Online Exclusive: Smart Pricing
In the global economy-where quality is a given, service is expected and the customer is king-price is everything. Yet pricing is often the most difficult task a manager must perform. It is so difficult that most managers rely on a cost-plus approach. Others simply throw up their hands and guess, and some even invoke trial and error-in essence, throw it against the wall and see what sticks.
By now, the marketing gurus are screaming that there is more to selling than just price-such as quality, service and personal relationships. While those are important marketing elements, globalization has standardized quality (ISO) and service (JIT), thereby increasing the value of good pricing. Unfortunately, "good pricing" often means low prices.
The dinnerware and pottery industries that were once family-owned and relationship-driven learned this lesson. They were forced to compete in a global market where service and quality are expected and low prices are demanded. They had to adapt their production operations and their pricing methods to this global reality. Good service and personal relationships did not insulate them from pricing pressures.
However, a low price doesn't have to mean low profits. What it does mean is smart pricing. Smart pricing reflects your unique capabilities and meets your sales and profit goals. It is one of the few areas where you can create a competitive edge. To generate a smart price, you must understand the five elements inherent in the pricing decision: your goals, costs, volume, product mix and competition.
GoalsBefore setting a price, you should determine what you want the price to achieve. For example, to project an image of a premiere producer, the price could be set high. People, even business people, associate high prices with top-notch organizations. The same is true on the other side of the spectrum-if you publish the lowest price, your company will be viewed as the low-cost producer.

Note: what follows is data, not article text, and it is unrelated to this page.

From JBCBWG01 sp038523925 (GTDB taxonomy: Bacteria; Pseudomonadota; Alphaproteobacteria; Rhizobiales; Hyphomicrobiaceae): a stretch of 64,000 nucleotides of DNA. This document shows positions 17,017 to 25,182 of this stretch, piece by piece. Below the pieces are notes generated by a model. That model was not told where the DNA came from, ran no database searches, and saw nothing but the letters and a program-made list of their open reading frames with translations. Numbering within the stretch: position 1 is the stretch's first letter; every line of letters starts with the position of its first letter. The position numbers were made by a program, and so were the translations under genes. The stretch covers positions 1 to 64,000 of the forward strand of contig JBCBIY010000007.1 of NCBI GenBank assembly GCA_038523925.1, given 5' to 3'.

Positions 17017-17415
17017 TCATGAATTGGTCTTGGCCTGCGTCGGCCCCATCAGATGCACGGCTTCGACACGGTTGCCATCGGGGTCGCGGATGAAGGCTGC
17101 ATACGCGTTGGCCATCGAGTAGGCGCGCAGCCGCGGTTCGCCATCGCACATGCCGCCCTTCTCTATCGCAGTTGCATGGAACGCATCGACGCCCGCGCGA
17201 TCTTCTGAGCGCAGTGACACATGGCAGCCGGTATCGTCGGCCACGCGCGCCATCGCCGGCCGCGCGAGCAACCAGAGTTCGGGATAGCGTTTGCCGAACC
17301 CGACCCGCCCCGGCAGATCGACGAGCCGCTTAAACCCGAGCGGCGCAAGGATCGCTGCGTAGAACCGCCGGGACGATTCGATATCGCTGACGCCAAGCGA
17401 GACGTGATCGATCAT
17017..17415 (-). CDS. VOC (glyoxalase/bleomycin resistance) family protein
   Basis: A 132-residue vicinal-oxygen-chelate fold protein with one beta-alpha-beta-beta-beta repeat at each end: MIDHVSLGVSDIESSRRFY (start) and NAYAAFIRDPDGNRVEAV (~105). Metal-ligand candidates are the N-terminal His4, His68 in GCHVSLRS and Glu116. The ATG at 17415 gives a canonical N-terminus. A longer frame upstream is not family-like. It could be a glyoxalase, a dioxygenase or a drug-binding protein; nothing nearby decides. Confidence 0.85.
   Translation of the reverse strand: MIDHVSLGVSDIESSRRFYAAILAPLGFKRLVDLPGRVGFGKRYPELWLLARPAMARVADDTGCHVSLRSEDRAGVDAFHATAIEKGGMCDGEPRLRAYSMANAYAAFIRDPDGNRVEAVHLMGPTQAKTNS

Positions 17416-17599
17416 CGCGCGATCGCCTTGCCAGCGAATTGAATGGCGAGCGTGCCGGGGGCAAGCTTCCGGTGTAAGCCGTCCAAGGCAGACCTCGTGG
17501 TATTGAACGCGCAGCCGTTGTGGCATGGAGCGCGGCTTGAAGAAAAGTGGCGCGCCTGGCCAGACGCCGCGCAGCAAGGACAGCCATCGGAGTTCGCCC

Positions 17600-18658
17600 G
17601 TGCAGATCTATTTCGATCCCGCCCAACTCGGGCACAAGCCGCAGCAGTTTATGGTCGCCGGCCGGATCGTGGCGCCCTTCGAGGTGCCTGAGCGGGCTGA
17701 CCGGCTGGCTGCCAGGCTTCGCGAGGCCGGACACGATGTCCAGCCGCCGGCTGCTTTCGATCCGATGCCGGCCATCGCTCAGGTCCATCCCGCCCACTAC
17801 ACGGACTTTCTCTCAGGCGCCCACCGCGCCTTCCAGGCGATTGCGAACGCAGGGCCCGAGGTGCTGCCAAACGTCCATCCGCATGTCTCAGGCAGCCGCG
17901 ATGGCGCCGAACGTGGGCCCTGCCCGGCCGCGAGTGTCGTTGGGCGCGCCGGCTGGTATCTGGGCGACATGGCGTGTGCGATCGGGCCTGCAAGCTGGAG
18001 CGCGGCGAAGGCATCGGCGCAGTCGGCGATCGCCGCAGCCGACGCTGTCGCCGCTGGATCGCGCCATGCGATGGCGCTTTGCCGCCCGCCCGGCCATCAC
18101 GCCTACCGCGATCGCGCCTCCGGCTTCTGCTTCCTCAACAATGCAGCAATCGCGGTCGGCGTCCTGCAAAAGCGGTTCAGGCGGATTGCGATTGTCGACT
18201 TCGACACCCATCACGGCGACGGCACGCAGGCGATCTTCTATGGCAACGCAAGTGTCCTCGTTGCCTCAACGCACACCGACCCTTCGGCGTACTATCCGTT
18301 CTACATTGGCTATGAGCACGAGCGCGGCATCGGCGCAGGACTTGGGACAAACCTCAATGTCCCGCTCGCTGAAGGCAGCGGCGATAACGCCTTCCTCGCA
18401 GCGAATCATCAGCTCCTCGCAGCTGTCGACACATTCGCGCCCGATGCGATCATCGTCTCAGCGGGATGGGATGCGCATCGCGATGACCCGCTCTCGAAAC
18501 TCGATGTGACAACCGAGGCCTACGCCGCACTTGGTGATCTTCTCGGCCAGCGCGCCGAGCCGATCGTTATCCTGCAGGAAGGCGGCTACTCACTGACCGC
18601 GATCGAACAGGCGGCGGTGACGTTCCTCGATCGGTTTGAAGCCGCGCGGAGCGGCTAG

The goals stated above require only broad directional approaches. However, objectives are quantitative-they require a little more analytical effort. Objectives define specific levels of performance, which are expressed in dollars, percent, volume or market shares. Additionally, objectives can be micro and macro in nature. For instance, at the micro level, Wal-Mart has a small per-item profit objective compared to Sak's Fifth Avenue, but at the macro level, the return on investment for these objectives is similar.
CostsTo many managers, pricing is a two-step process-cost-plus. It is easy to see why they like this abbreviated approach. Both the cost and the plus are within their control and completely known. This reduces risk and simplifies the calculation.
Costs are simply all the resources required to produce the product. They include direct labor, materials, energy, capital and overhead. The plus is the company's goals and objectives. Thus, with this model, price is simply the cost plus a pretax or gross profit margin.
The problem with cost-plus is that it assumes and ignores some very critical information. Let's look at a simple example-a pressed and fired clay ceramic that weighs 1 lb (see Table 1).
What are the assumptions in this example? First is the productivity of each operation in the process. For example, the press productivity is 240 pieces an hour. A labor rate is applied to that productivity to determine a cost per piece. Using a labor rate of $20 per hour, the cost per piece is $0.083 ($20/240=$0.083 per piece).
Second is scrap. The cost of the scrapped pieces must be added to the good pieces. This requires an assumed scrap rate. In this example, 5% was used.